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Comments on Network Protocol from NWG/RFC #36 (RFC0038)

IP.com Disclosure Number: IPCOM000003562D
Original Publication Date: 1970-Mar-20
Included in the Prior Art Database: 2000-Sep-13
Document File: 1 page(s) / 2K

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Internet Society Requests For Comment (RFCs)

Related People

S.M. Wolfe: AUTHOR


The proposed protocol does not allow for the possible multiplexing of connections over links.

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This is the abbreviated version, containing approximately 100% of the total text.

Network Working Group Stephen M. Wolfe

Request for Comments: 38 UCLA CCN

20 March 1970

Comments on Network Protocol

from NWG/RFC #36

The proposed protocol does not allow for the possible multiplexing of

connections over links.

Generally, this presents no problem, but it might cause loading

restrictions in the future. Two cases where routing multiple

connections over the same link are apparent:

a) Where a user has several high speed connections, such as

between processes that transmit files over the network.

Assigning these connections to the same link limits the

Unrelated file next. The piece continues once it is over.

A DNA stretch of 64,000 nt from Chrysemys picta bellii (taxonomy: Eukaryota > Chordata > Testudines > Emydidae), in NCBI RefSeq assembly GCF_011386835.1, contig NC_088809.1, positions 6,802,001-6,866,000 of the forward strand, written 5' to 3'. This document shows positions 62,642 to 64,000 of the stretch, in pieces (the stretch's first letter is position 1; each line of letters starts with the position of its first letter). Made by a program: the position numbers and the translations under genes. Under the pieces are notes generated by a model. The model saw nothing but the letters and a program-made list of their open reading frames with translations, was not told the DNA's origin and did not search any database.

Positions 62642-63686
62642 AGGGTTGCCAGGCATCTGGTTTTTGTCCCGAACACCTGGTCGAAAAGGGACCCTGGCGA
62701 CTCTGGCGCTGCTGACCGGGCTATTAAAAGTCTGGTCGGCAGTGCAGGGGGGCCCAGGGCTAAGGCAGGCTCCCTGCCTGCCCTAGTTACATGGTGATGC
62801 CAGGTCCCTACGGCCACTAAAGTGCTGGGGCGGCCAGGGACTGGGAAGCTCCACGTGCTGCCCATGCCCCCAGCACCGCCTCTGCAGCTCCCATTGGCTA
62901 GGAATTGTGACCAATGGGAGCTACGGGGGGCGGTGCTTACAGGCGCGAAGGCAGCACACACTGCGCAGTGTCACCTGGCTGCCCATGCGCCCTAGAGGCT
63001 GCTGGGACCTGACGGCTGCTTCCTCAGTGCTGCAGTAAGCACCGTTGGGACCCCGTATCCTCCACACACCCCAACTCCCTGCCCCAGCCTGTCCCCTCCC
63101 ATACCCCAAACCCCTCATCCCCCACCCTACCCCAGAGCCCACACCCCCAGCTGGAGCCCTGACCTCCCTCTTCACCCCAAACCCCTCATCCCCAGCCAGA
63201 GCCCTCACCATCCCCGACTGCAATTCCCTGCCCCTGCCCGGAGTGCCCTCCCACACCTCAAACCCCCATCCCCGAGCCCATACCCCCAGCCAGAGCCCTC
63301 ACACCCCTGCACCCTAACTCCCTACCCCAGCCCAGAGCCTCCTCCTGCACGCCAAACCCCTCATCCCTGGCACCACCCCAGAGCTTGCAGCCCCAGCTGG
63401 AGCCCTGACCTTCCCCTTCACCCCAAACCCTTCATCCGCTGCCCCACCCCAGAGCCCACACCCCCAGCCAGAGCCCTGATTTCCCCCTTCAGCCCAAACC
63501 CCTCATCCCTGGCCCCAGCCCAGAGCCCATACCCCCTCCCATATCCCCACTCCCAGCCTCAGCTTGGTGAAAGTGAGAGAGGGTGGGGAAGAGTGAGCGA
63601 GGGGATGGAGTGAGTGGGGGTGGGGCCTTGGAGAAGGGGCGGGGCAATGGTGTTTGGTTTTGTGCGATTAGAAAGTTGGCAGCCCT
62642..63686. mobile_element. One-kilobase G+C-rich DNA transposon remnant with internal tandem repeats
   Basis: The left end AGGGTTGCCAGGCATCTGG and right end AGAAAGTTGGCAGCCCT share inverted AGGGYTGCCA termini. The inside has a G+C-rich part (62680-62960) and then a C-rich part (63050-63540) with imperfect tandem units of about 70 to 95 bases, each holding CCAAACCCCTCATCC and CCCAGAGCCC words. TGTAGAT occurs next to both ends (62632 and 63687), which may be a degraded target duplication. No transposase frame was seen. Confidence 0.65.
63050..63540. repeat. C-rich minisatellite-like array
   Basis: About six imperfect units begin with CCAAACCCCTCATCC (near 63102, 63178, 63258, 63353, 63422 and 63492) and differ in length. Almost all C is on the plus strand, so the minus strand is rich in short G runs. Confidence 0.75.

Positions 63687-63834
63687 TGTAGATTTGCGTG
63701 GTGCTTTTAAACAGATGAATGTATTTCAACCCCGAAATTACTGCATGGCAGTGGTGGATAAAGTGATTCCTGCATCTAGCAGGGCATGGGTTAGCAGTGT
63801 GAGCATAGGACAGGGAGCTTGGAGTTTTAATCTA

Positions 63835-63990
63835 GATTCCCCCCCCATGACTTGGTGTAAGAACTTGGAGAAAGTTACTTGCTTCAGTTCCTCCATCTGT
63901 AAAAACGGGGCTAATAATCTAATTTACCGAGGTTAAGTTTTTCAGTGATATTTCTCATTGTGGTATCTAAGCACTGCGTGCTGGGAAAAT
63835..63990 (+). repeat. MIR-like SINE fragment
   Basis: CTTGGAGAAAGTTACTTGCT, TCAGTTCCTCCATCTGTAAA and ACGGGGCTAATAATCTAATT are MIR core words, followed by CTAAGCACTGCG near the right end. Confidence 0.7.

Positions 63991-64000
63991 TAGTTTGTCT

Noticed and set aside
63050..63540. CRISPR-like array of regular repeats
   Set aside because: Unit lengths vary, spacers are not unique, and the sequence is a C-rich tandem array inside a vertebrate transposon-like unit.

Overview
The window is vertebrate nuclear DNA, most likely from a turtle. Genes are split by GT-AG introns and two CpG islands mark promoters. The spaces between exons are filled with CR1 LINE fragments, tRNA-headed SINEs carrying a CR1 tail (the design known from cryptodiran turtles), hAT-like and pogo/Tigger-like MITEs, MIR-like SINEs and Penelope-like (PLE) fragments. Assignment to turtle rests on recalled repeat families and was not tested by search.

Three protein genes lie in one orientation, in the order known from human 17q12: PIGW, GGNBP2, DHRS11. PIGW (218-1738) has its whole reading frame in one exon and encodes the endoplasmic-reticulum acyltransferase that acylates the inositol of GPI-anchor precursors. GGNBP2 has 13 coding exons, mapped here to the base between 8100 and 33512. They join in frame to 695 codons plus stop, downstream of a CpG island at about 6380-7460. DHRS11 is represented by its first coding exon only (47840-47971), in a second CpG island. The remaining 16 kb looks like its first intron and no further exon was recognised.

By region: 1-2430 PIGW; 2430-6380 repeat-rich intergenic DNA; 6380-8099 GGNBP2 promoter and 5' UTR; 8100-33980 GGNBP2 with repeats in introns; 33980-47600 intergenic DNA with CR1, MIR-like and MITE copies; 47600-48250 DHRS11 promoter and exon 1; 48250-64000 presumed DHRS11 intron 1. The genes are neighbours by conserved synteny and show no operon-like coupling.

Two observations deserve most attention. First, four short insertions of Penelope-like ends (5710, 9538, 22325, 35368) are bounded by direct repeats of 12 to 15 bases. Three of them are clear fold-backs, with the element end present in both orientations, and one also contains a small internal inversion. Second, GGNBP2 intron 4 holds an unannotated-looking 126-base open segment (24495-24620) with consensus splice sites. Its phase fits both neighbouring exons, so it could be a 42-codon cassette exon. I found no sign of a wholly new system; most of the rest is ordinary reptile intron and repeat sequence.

percentage of network resources that may be used by that

user. This becomes particularly important when several

store-and-forward IMP's are used by the network to effect

the communication.

b) When two hosts each have their own independent network and

desire to allow access to the other hosts's network over

the ARPA net, a shortage of links may develop. Again, the

assignment of several connections to the same link could

help solve the problem.

The following changes in the protocol would make possible the future

use of multiplexed links. It is not necessary to add the

multiplexing, itself, to the protocol at this time.

a) The END and RDY must specify relevant sockets in addition to

the link number. Only the local socket name need be


b) Problems arise with the RSM and SPD commands. Should they

refer to an entire link, or just to a given connection?

Since there is a proposal to modify the RFNM to accommodate

these commands, it might be better to add another set of

commands to block and unblock a connection, but I am not

convinced that that is the best solution.

c) The destintation socket must be added to the header of each

message on the data link. Presumably this would consist of

32 bits immediately after the header and before the marking.

[ This RFC was put into machine readable form for entry ]

[ into the online RFC archives by Karl Reinsch 1/97 ]